Friday, December 27, 2002

Well, that obviously hasn't panned out. I did get as far as reviewing everything Quiggin had written in on the subject in both the posts and the comments, and it didn't really amount to as much of a substantive challange to the "American Triumphalist" opinion as I had originally believed. Therefore, if I do find the time, I will instead address those subjects that he did raise.

Thursday, December 12, 2002

I have been meaning to write a short essay on the coming crisis in Europe, but, as with so many other things, haven't found the time to do a decent job of it. This essay from The American Enterprise by Karl Zinmeister seemed to obviate any need to do so. He made most of the same points I would have, and the article seemed to possess a wealth of data that I would never have had time to locate, even if I knew to look for all of it.

I subsequently found this critique (via USS Clueless) which, while I had reservations on several points, seemed well reasoned and rather devastating to Mr Zinmeister's puported data, and by extention to his arguments. Zinmeister's response to the criticisms was, to be charitable, disappointing.

There are few things more irritating than to see someone arguing - poorly! - in favor of position you hold. When you combine that with intellectual dishonesty, it compounds the problem. Therefore, in a follow up post, I will attempt to formulate a more credible reply.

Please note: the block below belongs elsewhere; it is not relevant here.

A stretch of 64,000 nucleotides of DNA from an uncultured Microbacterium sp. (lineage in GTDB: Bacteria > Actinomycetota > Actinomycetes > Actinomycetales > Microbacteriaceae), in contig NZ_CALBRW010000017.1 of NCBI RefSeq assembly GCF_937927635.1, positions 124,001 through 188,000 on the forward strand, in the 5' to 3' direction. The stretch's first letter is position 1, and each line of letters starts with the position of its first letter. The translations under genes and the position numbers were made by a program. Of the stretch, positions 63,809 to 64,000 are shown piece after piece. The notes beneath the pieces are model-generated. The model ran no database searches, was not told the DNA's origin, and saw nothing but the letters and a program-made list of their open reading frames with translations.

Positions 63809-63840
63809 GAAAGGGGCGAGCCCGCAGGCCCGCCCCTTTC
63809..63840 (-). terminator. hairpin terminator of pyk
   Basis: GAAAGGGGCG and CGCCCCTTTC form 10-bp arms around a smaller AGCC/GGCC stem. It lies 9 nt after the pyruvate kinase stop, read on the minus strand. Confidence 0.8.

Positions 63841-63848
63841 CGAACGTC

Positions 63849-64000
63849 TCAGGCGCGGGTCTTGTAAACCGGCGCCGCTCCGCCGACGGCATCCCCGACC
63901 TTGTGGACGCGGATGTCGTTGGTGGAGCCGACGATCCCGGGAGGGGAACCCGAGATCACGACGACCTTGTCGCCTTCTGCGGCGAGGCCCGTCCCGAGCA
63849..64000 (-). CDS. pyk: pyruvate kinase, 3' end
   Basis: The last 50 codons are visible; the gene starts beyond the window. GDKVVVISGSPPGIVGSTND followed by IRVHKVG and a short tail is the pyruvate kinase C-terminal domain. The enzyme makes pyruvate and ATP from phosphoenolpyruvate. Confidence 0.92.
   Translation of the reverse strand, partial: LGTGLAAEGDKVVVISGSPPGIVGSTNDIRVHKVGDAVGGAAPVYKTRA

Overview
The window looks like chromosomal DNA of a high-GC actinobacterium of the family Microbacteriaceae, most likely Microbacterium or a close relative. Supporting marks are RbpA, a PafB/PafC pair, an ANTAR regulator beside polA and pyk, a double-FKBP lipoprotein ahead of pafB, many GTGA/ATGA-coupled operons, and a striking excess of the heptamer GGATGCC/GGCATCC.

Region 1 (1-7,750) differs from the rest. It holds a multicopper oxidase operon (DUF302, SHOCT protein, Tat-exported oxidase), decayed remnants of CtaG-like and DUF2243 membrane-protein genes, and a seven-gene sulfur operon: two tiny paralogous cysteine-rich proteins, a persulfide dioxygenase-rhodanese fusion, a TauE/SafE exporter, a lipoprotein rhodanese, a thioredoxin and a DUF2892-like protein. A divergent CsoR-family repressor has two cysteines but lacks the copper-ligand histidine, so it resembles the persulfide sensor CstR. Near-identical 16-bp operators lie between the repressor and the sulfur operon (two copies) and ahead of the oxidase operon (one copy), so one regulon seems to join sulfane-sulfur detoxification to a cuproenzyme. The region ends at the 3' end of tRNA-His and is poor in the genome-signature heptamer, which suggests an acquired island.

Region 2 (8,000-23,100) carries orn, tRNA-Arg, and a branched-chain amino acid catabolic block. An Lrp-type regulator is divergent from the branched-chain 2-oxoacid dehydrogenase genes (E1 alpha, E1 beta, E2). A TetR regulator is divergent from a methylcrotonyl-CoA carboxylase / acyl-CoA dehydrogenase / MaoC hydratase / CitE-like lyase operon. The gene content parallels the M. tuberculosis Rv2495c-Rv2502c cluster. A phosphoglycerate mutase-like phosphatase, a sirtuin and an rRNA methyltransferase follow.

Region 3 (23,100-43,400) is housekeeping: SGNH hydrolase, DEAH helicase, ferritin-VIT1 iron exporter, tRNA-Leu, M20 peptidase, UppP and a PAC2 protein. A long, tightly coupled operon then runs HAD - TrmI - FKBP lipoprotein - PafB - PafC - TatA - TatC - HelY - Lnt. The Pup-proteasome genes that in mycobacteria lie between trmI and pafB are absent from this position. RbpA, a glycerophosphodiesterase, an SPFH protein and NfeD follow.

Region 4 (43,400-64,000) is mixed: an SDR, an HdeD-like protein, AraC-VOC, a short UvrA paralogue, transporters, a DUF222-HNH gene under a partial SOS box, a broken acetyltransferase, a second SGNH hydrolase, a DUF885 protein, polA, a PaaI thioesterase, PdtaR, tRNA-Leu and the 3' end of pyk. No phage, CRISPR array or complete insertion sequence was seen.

Several months back I read a story on China which made the (to me) startling statement that their economy would surpass ours within the next 20-25 years. I thought that was idiotic, but I have since seen other statements by experts on the issue which tended to support it.

It is with that background that I read this welcome bit of contradictory information:

TNR (requires registration)


But what if they're wrong? Look closely at the Chinese economy, and you'll find a far less rosy situation than that portrayed in most of the business press. The country's growth rates are vastly overstated, the result of cooked books and massive deficit spending. Companies selling to the Chinese market--foreign and domestic alike--are struggling just to break even. The economy is plagued by persistent deflation and a useless banking system. "Businesspeople have created a lemming effect," says Graeme Maxton, a specialist on China's auto industry. "They have convinced themselves they have to be in China or their competitors will overtake them, so they ignore economic fundamentals." The Chinese economic miracle, in other words, is largely a house of cards. And, when it falls, the consequences could be catastrophic.


Wednesday, December 11, 2002

It's been a while. I think I will be posting over the next few weeks.